From the Land of the White Witch

After careful analysis, I have concluded that Chicago’s recent weather has been caused by the White Witch. You remember the White Witch, who froze the land of Narnia into a 100 year winter in C.S. Lewis’ The Lion, the Witch, and the Wardrobe.

The view from our driveway, February 8, 2014.
The view from our driveway, February 8, 2014.

Can you offer a more plausible explanation for the otherworldly 65+ inches of snow we have gotten this season, about twice the average? If you can, I don’t want to hear it.

My car parked behind the Snow Wall.
My car parked behind the Snow Wall.

Wednesday night I got home from a business trip. It was snowing when I drove out of Chicago and it was snowing when I drove back. When I saw our house I noted that our driveway had been blockaded by a three foot wall of ice and snow thrown up by the snow plows.

Walking the ramparts of the Snow Wall.
Walking the ramparts of the Snow Wall.

Actually, our whole block looks like a giant snow fort. Someone could organize the neighborhood kids into a truly epic snowball fight.

View of the front garden.
View of the front garden. Huh, the tuteur really needs straightening.


2014-02-08 13.43.42 front garden in winter.

After we broke through the snow blockade, Judy took her camera around to take pictures of the front garden.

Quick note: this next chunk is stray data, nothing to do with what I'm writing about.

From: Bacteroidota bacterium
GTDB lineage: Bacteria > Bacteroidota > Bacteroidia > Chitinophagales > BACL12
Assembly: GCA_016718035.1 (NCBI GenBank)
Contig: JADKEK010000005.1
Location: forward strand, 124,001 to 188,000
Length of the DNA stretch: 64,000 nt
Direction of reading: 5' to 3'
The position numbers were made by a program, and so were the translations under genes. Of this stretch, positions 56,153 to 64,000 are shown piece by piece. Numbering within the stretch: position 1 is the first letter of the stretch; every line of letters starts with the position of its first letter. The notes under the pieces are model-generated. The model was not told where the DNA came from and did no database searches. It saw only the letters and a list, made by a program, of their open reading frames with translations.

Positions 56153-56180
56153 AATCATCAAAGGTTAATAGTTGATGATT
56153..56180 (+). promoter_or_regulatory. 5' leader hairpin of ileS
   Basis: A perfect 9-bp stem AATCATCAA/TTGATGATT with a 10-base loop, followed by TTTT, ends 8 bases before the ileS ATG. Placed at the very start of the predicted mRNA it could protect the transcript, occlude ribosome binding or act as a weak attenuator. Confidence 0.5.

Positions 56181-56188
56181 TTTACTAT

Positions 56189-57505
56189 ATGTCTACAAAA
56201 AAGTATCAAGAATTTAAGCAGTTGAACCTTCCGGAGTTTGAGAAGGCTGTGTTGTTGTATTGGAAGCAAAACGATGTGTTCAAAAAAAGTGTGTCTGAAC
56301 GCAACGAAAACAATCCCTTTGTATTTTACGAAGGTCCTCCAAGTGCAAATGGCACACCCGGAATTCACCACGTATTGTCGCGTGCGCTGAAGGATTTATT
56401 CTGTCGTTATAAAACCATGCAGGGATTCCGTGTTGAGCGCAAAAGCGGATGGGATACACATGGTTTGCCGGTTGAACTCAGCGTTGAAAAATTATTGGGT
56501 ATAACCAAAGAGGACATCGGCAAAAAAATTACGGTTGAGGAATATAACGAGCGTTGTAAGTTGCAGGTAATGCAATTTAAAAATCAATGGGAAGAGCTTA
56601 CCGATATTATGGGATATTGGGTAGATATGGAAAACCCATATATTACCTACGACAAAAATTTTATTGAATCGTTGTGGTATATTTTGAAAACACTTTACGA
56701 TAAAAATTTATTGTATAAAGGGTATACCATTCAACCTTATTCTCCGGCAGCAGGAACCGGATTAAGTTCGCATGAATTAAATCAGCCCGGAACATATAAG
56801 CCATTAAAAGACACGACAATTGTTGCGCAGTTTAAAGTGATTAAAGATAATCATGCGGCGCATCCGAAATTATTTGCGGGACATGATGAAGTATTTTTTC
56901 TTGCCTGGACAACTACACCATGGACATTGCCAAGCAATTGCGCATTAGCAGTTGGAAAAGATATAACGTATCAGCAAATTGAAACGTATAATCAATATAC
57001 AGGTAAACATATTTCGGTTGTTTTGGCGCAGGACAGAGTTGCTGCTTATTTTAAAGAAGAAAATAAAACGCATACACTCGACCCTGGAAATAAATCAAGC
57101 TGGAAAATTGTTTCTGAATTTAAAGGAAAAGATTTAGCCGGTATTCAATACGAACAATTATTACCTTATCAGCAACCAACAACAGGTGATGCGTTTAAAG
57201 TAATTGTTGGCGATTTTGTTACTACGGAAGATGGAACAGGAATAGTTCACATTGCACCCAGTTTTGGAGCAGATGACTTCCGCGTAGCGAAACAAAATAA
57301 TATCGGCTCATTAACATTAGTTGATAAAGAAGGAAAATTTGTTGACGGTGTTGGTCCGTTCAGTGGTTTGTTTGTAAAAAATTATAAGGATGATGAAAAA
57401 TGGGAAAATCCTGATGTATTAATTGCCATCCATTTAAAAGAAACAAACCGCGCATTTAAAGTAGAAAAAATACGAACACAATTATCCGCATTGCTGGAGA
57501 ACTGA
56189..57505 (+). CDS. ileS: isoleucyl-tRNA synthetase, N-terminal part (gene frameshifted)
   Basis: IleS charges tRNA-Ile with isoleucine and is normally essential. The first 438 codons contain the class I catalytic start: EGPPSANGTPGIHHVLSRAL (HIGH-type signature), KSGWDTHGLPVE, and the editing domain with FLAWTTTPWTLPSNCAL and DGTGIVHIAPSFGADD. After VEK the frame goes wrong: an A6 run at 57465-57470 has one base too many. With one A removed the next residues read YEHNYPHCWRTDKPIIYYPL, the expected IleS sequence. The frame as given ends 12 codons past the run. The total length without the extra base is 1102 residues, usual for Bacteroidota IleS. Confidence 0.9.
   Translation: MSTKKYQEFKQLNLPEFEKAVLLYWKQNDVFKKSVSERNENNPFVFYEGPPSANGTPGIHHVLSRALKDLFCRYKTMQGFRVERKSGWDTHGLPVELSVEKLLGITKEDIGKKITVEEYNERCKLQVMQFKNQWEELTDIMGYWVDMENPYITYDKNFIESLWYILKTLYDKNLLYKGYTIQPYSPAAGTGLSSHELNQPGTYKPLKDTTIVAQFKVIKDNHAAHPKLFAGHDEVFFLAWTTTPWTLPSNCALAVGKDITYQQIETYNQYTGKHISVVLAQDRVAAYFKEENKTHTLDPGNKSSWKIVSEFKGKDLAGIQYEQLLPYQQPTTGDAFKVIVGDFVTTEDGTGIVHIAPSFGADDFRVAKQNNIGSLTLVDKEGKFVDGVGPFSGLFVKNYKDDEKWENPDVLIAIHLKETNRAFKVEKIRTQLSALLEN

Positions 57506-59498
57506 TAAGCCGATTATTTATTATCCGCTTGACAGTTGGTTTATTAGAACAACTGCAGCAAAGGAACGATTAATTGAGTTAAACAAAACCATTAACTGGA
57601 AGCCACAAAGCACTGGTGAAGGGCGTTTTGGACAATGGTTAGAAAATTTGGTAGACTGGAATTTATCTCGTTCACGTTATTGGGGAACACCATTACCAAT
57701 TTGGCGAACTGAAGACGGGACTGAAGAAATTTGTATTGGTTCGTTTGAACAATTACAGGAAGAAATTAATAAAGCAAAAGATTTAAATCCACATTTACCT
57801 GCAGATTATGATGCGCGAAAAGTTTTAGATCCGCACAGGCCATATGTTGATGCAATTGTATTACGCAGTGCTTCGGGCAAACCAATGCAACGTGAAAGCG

Switchgrass 'Northwind'
Switchgrass ‘Northwind’

I leave most plants up over the winter, and a number of them are obliging by breaking up the monotony of white in an interesting way. Switchgrass ‘Northwind’ (Panicum virgatum)  has stayed vertical in spite of all the ice, snow, rain, and wind.

Northern Sea Oats with Monarda seedheads.
Northern Sea Oats with Monarda seedheads.

Seedheads of northern sea oats (Chasmanthium latifolium) are always ornamental, and some of the seeds are still hanging on.

2014-02-08 13.40.49 orange coneflower in winter

Even the seedheads of the humble orange coneflower (Rudbeckia fulgida) have a certain appeal in this season.

2014-02-08 13.49.03 ostrich fern in winter

Also, I like the look of the ostrich fern’s (Matteuccia struthiopteris) fertile fronds against the snow.

Our house.
Our house.

Does the White Witch rule in your part of Narnia?

49 Comments on “From the Land of the White Witch”

  1. Nope, but we are getting a real winter down here in NC. Your pictures remind me of the 3 years we lived in PA and the winters were exceptionally harsh — snow at Halloween, an inch of ice, 2 feet of snow in one storm. I was ready to come back down south after that.

    You must be tired of shoveling snow!

  2. White Witch here too. Feel like I’ve been transported back in time to my childhood growing up back in Buffalo. Weird thing is that I’m kind of getting used to it. Not the rest of my family though. Love the pictures and story.

  3. Ha! A giant snow fort indeed! I literally have mountains on the end of our driveway because we have a sunken in driveway! So funny! And yes…Narnia all the way and that sneaky witch!!! By the way I love your house! It is so charming!!!